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Stu R C8e Ch02
 

Stu R C8e Ch02

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    Stu R C8e Ch02 Stu R C8e Ch02 Presentation Transcript

    •  
    • L E A R N I N G O U T L I N E Follow this Learning Outline as you read and study this chapter.
      • Historical Background of Management
        • Explain why studying management history is important.
        • Describe some early evidences of management practice.
        • Discuss why division of labor and the Industrial Revolution are important to the study of management.
        • List six management approaches.
      • Scientific Management
        • Define scientific management.
        • Describe the important contributions made by Fredrick W. Taylor and Frank and Lillian Gilbreth.
        • Explain how today’s managers use scientific management.
    • L E A R N I N G O U T L I N E (cont’d) Follow this Learning Outline as you read and study this chapter.
      • General Administrative Theorists
        • Tell what the general administrative theorists brought to the study of management.
        • Describe how Fayol viewed the practice of management
        • Explain why Fayol developed his principles of management.
        • Discuss Fayol’s 14 management principles.
        • Describe Max Weber’s contribution to the general administrative theory of management,
        • Define the characteristics of a bureaucracy
        • Explain how today’s managers use general administrative theory.
    • L E A R N I N G O U T L I N E (cont’d) Follow this Learning Outline as you read and study this chapter.
      • Quantitative Approach to Management
        • Define the quantitative approach and how it evolved.
        • Explain what the quantitative approach has contributed to the field of management.
        • Discuss how today’s managers may not be comfortable with the quantitative approach.
      • Toward Under Organizational Behavior
        • Define organizational behavior.
        • Describe the contributions of the early advocates of OB.
        • Describe the design of the Hawthorne Studies.
        • Explain the contributions of the Hawthorne Studies to the field of management.
    • L E A R N I N G O U T L I N E (cont’d) Follow this Learning Outline as you read and study this chapter.
      • Toward Understanding Organizational Behavior (cont’d)
        • Discuss the criticisms of the Hawthorne Studies.
        • Discuss how today’s managers use the behavioral approach.
      • The Systems Approach
        • Define a system.
        • Contrast closed systems and open systems.
        • Describe an organization using the systems approach.
        • Discuss how the systems approach is appropriate for understanding management.
    • L E A R N I N G O U T L I N E (cont’d) Follow this Learning Outline as you read and study this chapter.
      • The Contingency Approach
        • Define the contingency approach
        • Explain how the contingency approach differs from the early theories of management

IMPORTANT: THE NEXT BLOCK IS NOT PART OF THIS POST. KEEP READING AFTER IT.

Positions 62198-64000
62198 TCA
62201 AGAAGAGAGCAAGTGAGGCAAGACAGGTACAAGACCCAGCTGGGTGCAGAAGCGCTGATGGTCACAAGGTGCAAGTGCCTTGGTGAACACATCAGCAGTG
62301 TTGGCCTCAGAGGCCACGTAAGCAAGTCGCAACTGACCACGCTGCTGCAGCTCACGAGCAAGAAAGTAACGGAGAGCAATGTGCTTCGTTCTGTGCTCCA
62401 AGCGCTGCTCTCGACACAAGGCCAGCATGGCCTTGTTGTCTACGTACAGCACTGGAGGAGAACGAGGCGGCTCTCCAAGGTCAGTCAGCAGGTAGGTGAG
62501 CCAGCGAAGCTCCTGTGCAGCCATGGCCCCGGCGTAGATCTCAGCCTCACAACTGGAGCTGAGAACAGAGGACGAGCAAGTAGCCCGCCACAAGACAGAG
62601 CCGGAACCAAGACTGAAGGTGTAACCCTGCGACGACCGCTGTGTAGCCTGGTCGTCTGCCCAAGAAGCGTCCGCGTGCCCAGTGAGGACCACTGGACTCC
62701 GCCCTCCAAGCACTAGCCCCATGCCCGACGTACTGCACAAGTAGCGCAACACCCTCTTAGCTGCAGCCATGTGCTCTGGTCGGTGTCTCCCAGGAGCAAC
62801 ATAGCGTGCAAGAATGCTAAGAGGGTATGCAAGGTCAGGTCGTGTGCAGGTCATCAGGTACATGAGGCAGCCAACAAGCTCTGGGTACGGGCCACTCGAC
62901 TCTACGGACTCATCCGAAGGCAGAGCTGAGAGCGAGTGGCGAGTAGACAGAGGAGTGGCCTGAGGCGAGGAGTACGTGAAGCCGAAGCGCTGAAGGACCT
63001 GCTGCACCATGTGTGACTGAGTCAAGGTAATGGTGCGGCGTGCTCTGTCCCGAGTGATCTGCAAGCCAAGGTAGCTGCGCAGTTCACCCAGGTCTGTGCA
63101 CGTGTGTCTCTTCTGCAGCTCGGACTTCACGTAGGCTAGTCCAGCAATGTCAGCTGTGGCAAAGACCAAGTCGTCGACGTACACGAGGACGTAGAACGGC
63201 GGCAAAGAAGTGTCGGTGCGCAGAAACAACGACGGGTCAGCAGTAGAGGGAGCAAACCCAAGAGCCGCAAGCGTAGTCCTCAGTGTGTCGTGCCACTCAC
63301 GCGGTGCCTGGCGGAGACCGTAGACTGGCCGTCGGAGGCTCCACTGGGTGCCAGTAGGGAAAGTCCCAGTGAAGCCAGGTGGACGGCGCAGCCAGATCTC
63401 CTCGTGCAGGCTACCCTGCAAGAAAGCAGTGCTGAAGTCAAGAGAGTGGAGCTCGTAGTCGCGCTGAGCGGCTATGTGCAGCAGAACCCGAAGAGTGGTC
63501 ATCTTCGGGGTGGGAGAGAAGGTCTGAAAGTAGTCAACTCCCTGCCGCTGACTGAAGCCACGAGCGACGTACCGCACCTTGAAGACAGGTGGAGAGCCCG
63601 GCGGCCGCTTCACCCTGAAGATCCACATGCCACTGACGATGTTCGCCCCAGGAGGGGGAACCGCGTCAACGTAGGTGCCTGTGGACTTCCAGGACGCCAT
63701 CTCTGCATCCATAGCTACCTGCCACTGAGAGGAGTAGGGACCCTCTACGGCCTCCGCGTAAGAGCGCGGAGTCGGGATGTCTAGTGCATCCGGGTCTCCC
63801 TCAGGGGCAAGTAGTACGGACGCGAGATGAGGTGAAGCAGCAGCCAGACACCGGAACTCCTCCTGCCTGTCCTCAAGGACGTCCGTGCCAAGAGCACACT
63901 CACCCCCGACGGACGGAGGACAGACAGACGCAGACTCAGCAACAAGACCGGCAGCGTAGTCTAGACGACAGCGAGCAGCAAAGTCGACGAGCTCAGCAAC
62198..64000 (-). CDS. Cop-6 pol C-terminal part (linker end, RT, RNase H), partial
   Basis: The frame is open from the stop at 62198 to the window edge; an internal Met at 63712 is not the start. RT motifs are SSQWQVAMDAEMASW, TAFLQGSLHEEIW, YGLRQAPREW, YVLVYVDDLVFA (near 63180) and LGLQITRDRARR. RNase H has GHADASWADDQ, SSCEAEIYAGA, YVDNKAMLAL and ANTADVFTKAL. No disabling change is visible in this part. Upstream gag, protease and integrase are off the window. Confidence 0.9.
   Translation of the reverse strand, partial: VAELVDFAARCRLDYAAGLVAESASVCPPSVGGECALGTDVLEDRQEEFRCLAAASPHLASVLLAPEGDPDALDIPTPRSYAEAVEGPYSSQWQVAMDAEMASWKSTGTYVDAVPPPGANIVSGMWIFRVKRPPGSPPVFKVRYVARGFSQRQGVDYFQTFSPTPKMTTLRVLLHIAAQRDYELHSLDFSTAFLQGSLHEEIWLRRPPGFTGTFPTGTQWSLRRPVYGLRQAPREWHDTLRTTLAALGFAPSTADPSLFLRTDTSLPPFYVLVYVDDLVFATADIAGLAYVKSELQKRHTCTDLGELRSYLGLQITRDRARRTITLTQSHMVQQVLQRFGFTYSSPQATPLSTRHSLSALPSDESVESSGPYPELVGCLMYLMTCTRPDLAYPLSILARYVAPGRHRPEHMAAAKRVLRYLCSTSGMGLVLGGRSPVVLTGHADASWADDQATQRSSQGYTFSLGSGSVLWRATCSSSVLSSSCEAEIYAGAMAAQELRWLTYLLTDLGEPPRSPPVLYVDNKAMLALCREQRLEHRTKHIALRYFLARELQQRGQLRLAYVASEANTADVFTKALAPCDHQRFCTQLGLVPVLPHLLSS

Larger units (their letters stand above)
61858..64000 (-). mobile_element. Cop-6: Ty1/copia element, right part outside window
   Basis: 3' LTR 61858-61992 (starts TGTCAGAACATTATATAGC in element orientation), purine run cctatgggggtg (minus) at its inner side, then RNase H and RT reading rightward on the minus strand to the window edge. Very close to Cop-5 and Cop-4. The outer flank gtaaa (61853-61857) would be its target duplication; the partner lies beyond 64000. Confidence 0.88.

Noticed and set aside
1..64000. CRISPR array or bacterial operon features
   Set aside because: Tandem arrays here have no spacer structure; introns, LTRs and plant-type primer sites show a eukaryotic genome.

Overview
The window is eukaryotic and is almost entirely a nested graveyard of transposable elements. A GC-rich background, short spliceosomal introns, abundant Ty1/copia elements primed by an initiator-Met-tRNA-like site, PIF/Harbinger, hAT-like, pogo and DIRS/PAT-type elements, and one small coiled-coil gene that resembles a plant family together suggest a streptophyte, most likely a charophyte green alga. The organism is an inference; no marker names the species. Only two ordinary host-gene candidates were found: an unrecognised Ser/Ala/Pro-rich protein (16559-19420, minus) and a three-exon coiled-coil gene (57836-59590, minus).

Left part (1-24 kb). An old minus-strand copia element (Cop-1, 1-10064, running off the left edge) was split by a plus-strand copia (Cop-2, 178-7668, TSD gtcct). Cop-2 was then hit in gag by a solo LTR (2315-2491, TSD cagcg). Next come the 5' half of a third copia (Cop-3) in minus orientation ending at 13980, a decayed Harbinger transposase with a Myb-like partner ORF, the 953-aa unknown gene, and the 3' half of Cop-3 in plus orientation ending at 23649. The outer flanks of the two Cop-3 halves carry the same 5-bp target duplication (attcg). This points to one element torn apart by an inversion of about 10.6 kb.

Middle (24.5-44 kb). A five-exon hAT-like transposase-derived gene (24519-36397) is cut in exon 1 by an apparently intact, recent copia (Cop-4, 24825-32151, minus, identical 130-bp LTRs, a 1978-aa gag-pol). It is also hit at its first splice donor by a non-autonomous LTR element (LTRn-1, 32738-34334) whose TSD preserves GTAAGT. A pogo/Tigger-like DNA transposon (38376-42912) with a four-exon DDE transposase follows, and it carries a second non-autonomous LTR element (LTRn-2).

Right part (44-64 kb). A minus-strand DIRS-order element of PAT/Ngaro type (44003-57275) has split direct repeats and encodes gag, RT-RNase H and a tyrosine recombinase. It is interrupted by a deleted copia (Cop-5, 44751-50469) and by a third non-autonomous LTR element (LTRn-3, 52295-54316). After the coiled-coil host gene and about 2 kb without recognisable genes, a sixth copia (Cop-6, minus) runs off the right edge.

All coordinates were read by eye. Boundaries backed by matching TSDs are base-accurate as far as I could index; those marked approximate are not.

• Discuss the popular contingency variables.
        • Discuss how the contingency approach is appropriate for studying management
      • Current Issues and Trends
        • Explain why we need to look at the current trends and issues facing managers.
        • Define workforce diversity, entrepreneurship, e-business, learning organization, knowledge management, and quality management.
    • Historical Background of Management
      • Ancient Management
        • Egypt (pyramids) and China (Great Wall)
        • Venetians (floating warship assembly lines)
      • Adam Smith
        • Published “The Wealth of Nations” in 1776
          • Advocated the division of labor (job specialization) to increase the productivity of workers
      • Industrial Revolution
        • Substituted machine power for human labor
        • Created large organizations in need of management
    • Major Approaches to Management
      • Scientific Management
      • General Administrative Theory
      • Quantitative Management
      • Organizational Behavior
      • Systems Approach
      • Contingency Approach
    • Scientific Management
      • Fredrick Winslow Taylor
        • The “father” of scientific management
        • Published Principles of Scientific Management (1911)
          • The theory of scientific management:
            • Using scientific methods to define the “one best way” for a job to be done
              • Putting the right person on the job with the correct tools and equipment
              • Having a standardized method of doing the job
              • Providing an economic incentive to the worker
    • Scientific Management (cont’d)
      • Frank and Lillian Gilbreth
        • Focused on increasing worker productivity through the reduction of wasted motion
        • Developed the microchronometer to time worker motions and optimize performance.
      • How Do Today’s Managers Use Scientific Management?
        • Use time and motion studies to increase productivity
        • Hire the best qualified employees
        • Design incentive systems based on output
    • General Administrative Theorists
      • Henri Fayol
        • Believed that the practice of management was distinct from other organizational functions
        • Developed fourteen principles of management that applied to all organizational situations